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I'm currently installing NetBeans, and the default install directory is /home/thomasowens/netbeans-6.8. I'm not a fan of that location, so I'm looking at /etc, /bin, /usr/bin, and /sbin. Does Linux have a place that, by convention, is the same as Windows' C:\Program Files directory?

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6 Answers 6

up vote 46 down vote accepted

According to the Filesystem Hierarchy Standard, there are several places that are acceptable, depending on the application. I'm quoting from it extensively here.

  • bin is short for "binary" of course
  • sbin is short for "server binary", otherwise defined as:

    Utilities used for system administration (and other root-only commands)

  • /usr is for shareable, read-only data, and should be shareable between various FHS-compliant hosts (if you have lots of machines on your network, and they're all the same architecture, you should be able to share a single /usr folder with every machine on the network)

  • /usr/local is for use by the system administrator when installing software locally (ie, for applications installed only on this machine, not on every machine on the network).

Taking these together:

  • /usr/bin is the primary directory of executable commands on the system.
  • /usr/sbin is for any non-essential binaries used exclusively by the system administrator.
  • System administration programs that are required for system repair, system recovery, mounting /usr, or other essential functions must be placed in /sbin instead (ie, the things you need to access in order to mount /usr/sbin go in /sbin)
  • Likewise, essential user commands that may be needed before /usr is mounted go in /bin
  • Anything installed only on the local machine should go in /usr/local/bin or /usr/local/sbin

There's one other use for /usr/local though. Most things that you install through your distro's package manager will be placed under /usr; many people put things they've compiled by hand under /usr/local instead. This keeps them out of the way of the package management system and lets you spot what you installed from the distro (and don't need to back up because you can grab it again) and what you compiled by hand; it also lets you run different versions at the same time (eg, /usr/bin/firefox vs /usr/local/bin/firefox).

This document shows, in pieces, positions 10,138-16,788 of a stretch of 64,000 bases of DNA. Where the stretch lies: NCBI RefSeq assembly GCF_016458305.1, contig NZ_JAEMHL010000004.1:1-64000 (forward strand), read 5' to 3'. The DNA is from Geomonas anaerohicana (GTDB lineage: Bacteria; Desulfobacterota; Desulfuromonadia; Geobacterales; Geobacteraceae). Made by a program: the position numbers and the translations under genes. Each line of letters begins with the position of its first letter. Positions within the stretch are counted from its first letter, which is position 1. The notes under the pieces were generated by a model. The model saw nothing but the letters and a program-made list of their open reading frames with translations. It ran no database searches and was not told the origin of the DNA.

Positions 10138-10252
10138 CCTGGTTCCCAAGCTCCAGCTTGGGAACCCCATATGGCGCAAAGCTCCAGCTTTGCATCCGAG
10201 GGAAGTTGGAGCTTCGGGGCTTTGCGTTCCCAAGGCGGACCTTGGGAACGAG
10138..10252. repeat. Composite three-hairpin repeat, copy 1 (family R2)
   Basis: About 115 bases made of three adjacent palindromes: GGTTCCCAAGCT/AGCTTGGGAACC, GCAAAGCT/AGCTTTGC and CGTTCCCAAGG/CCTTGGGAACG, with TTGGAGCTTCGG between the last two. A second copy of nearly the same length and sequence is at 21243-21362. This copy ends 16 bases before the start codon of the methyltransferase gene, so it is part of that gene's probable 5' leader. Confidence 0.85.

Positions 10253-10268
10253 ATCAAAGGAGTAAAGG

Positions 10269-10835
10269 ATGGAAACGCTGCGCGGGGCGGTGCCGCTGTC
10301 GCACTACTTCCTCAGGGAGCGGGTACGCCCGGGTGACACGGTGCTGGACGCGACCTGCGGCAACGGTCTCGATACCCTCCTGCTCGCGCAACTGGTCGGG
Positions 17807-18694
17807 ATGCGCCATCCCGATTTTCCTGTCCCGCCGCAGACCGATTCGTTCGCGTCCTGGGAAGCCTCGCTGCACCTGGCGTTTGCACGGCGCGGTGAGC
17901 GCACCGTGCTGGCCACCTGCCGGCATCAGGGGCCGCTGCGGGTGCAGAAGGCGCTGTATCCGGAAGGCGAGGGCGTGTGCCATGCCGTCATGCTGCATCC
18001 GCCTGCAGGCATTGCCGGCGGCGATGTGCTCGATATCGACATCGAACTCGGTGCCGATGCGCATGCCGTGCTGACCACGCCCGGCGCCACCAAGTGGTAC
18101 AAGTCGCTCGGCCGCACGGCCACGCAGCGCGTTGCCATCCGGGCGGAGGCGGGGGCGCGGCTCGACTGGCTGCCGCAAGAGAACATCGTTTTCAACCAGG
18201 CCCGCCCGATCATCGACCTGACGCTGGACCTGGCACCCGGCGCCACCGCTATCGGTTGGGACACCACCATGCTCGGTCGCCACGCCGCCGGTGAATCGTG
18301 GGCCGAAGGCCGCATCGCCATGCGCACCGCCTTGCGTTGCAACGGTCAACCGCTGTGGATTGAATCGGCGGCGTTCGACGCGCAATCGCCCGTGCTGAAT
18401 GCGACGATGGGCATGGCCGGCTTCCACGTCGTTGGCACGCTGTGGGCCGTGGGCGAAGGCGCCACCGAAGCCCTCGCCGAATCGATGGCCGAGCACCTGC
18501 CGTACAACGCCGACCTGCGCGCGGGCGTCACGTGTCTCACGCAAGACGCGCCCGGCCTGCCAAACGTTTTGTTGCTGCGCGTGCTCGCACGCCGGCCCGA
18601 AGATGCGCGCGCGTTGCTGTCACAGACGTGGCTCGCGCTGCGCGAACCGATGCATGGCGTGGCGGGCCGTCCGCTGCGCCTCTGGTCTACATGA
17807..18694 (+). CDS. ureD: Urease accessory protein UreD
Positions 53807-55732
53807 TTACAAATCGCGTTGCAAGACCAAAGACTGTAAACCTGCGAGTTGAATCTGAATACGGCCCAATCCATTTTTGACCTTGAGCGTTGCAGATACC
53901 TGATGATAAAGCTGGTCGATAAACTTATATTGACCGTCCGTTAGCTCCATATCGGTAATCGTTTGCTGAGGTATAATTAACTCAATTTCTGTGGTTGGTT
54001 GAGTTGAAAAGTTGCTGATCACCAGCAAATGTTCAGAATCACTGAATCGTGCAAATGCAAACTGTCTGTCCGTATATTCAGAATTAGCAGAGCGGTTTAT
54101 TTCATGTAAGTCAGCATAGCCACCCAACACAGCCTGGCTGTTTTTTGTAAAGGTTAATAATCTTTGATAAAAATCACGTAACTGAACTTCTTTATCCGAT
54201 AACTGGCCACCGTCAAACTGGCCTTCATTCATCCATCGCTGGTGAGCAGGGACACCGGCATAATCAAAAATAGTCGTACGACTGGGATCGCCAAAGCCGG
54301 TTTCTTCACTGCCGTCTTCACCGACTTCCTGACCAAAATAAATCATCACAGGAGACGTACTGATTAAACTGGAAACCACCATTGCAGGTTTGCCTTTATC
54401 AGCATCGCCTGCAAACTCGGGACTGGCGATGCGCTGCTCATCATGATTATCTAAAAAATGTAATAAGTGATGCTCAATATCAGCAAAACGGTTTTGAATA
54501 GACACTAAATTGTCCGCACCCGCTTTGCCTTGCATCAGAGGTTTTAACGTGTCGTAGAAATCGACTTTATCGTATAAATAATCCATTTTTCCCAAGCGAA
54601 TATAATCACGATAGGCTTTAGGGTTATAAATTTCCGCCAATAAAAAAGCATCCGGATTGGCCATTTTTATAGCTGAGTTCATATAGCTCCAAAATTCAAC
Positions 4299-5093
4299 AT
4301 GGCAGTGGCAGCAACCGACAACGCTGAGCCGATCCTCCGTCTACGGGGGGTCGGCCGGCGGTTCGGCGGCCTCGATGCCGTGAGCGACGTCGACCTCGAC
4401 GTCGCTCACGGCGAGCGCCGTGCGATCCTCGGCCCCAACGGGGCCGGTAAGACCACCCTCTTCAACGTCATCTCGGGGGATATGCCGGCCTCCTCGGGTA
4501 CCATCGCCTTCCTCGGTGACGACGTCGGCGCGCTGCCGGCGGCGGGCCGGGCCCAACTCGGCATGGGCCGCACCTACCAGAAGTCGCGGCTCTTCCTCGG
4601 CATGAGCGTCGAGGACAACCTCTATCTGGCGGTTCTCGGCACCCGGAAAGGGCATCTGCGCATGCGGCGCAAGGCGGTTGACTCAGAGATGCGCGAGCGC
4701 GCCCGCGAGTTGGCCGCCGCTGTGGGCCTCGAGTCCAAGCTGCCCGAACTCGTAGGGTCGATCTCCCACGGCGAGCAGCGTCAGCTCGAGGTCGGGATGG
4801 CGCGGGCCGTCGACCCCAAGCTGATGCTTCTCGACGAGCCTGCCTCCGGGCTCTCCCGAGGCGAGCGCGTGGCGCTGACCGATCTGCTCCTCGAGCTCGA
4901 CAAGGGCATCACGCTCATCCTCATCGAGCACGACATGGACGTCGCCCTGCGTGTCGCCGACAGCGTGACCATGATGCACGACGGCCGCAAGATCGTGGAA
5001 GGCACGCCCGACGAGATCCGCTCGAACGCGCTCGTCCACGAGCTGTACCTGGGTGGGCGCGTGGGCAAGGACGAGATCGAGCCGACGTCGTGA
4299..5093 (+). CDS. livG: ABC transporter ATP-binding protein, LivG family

Just when you thought things were settled, there's one other place, which is probably the closest equivalent of c:\Program Files - /opt:

/opt is reserved for the installation of add-on application software packages.`

/opt is probably the closest equivalent to c:\program files, in that it's the one place you'd expect to find an application with all its files together in one folder, rather than scattered across /usr/bin, /var, and /etc. It's usually only used by very large packages, but in this case, given that Netbeans wants to have its own folder, it probably makes the most sense to put it under /opt/netbeans

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interesting. if I had designed Linux I would have put the network shared apps in /usr/shared and then put the privately local host apps in /usr . that way i could share /usr/shared without also , through inheritance, sharing /usr . –  djangofan Jan 2 '10 at 22:39
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Really nice answer. I also like the comment about keeping things out of the way of the package management system. –  DaveParillo Jan 3 '10 at 1:24